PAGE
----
More regions acting on erosion control with extra funding awarded

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The Ministry for Primary Industries (MPI) has welcomed the Nelson City and Marlborough District councils into the Hill Country Erosion Fund (HCEF) following a special funding boost round held in June.

"The extra $1.7 million and broader criteria has succeeded in getting more councils doing this work, treating affected land, and preventing erosion in prone areas. Every tree they plant makes a difference in reducing the many costs of erosion, as well as the wider benefits of trees in our landscapes," said Julie Collins, head of Te Uru Rākau (Forestry New Zealand).

Greater Wellington, Horizons and Northland regional councils also benefited from the fund.

The extra funding was announced earlier in the year as part of Budget 2018 announcements. This saw MPI announcing several changes including:

  • inviting all regions to apply to the boost round in June 2018, for 2018-19 planting
  • adding alpine and coastal erosion areas to eligibility
  • removing the 5 hectare limit on areas that can be treated.

The broadened criteria will also apply in the regular (4-yearly) funding round due to open in October, which also has an increase in funding of $34 million available.

"This year's enhancements bring a virtually 4-fold increase over previous rounds. The more we can invest now, the better the long-term outcomes are going to be for those communities and landowners," Julie Collins said.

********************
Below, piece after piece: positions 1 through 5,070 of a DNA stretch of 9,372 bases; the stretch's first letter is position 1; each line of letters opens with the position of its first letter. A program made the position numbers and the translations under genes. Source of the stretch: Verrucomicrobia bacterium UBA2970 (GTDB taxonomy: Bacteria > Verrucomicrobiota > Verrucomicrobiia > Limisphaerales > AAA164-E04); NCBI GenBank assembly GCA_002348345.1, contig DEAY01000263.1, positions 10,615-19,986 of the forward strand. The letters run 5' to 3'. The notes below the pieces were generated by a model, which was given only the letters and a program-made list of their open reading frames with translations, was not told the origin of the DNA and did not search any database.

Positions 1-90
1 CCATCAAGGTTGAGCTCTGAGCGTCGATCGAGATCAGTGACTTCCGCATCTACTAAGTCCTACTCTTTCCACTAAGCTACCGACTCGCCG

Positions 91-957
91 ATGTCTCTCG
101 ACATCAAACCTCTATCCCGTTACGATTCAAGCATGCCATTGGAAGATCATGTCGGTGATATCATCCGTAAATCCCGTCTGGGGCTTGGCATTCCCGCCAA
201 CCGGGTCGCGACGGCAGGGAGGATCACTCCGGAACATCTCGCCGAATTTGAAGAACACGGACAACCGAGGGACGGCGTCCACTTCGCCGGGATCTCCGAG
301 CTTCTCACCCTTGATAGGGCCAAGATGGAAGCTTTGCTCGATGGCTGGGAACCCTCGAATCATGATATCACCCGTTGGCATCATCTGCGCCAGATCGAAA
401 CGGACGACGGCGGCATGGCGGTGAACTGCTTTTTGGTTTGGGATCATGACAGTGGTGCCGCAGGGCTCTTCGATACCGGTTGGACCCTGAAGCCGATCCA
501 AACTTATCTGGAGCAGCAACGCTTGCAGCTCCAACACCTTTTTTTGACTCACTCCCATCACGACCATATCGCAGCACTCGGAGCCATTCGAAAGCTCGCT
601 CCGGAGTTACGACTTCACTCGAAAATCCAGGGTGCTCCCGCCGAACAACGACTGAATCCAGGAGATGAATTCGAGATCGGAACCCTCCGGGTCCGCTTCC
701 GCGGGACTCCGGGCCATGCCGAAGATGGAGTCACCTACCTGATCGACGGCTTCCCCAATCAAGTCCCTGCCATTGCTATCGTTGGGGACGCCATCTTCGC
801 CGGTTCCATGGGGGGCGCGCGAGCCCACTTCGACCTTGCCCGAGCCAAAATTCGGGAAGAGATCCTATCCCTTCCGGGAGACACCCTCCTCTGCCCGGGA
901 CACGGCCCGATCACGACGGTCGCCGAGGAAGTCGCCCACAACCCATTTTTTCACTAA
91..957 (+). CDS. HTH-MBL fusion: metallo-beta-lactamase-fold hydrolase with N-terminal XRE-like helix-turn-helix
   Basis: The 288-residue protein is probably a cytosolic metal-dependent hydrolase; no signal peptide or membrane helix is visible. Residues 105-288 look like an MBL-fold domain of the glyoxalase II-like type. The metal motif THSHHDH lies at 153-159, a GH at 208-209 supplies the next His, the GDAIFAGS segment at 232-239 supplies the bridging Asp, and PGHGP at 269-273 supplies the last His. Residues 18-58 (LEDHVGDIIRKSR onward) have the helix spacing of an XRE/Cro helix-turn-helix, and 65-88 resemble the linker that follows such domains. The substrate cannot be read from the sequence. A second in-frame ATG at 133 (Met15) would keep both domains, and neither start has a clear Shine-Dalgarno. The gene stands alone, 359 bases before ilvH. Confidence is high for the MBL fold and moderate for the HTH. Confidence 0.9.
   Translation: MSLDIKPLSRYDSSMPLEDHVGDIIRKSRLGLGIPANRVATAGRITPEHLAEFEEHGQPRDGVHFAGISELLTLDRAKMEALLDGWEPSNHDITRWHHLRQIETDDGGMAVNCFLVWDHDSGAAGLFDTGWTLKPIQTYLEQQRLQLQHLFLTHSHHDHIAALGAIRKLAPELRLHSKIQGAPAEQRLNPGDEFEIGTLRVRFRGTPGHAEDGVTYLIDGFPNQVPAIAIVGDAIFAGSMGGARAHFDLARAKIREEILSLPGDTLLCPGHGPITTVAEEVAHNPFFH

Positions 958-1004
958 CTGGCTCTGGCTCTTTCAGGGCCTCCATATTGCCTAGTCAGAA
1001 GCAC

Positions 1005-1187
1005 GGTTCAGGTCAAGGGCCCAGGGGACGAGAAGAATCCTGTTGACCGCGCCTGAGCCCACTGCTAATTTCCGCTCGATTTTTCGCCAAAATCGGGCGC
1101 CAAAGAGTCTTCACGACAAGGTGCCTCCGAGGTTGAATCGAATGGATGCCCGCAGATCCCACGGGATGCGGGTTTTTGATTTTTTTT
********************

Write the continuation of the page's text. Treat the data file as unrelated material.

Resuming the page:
"By backing regional investment in sustainable land management practices, this fund enables local councils and landowners to design and implement solutions locally, in keeping with their economic, social, and environmental goals," Julie Collins said.

Projects funded in the HCEF boost round

Nelson City Council (new participant)

  • Tree planting on erosion-prone land.
  • Strengthening expertise for both landowners and within the council.
  • Sustainable land management planning pilot programme.

Marlborough District Council (new participant)

  • Land assessment and management planning.
  • Strengthening expertise for both landowners and within the council.

Greater Wellington Regional Council

  • Tree planting on erosion-prone land.
  • Expand existing erosion control work.
  • Strengthen land advisory services to achieve the right trees in the right places.

Northland Regional Council

  • Tree planting and soil conservation to protect erosion-prone land.
  • Undertake analysis and assessment work relating to ongoing soil conservation activities.

Horizons Regional Council

  • Pole planting of poplars and willows on storm-damaged land in Ruapehu District.
  • Planting in riparian zones on approximately 500 hectares of hill country.
  • Assessments of eligibility of plantings of willow and poplar poles planted for erosion control for entry into the Emissions Trading Scheme.

The applications were assessed by subject matter experts at MPI and also by a cross-agency advisory panel with a range of skills and experience including from MPI, the Ministry for the Environment, Te Puni Kokiri, AgResearch and Landcare Research. 

Trees planted through the HCEF contribute to the Government's one billion trees target.

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